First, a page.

Introduction: Paid sick leave is associated with lower mortality risks and increased use of health services. Yet, the U.S. lacks a national law, and not all employers offer paid leave, especially to low-wage workers. States have enacted paid sick-leave laws or preemption laws that prohibit local governments from enacting paid sick-leave requirements. Methods: In 2019 and 2021, state paid sick-leave laws and preemption laws in effect in 2009–2020 were retrieved from Lexis+, coded, and analyzed for coverage and other features. Data from the U.S. Bureau of Economic Analysis were used to estimate the jobs covered by state paid sick-leave laws in 2009–2019. Results: In 2009, no state had a paid sick-leave law, and 1 state had preemption. By 2020, a total of 12 states had paid sick-leave laws, with a form of preemption (n=9) or no preemption (n=3), and 18 additional states solely preempted local laws without requiring coverage, creating a regulatory vacuum in those states. Although all state paid sick-leave laws covered private employers and required care for children and spouses, some laws exempted small or public employers or did not cover additional family members. The percentage of U.S. jobs covered by state-required paid sick leave grew from 0% in 2009 to 27.6% in 2019. Conclusions: Variation in state paid sick-leave laws, preemption, and lack of employer provision of paid sick leave to low-wage workers creates substantial inequities nationally. The federal government should enact a national paid sick-leave law.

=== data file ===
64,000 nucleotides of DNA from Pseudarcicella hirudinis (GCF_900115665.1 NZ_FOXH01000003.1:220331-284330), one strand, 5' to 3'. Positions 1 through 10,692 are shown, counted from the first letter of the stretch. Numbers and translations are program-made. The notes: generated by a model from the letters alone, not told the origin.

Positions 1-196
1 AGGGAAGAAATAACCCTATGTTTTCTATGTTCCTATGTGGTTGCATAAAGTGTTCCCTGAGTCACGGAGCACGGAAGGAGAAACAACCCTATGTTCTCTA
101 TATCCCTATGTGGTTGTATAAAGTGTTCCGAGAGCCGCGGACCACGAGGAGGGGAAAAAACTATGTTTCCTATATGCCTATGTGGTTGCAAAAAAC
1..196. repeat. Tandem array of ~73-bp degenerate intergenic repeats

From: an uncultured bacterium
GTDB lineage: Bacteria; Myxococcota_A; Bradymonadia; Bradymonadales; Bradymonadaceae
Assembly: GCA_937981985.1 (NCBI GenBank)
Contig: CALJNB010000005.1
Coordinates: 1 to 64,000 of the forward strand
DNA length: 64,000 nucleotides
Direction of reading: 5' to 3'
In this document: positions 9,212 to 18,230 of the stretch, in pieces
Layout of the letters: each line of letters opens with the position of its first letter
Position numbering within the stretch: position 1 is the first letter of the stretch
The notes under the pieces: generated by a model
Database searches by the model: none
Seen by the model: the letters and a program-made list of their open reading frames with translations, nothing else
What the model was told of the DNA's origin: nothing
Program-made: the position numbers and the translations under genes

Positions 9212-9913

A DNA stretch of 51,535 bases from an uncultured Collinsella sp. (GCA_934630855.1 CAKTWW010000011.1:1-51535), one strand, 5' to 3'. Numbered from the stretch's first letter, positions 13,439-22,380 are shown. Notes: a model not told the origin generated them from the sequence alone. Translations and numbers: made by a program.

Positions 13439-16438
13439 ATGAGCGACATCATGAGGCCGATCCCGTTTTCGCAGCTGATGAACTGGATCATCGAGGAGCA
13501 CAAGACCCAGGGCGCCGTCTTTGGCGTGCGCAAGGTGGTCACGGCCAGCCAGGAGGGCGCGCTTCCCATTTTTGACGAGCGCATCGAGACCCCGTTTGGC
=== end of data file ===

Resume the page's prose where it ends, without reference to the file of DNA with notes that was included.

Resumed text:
ASJC Scopus subject areas
- Public Health, Environmental and Occupational Health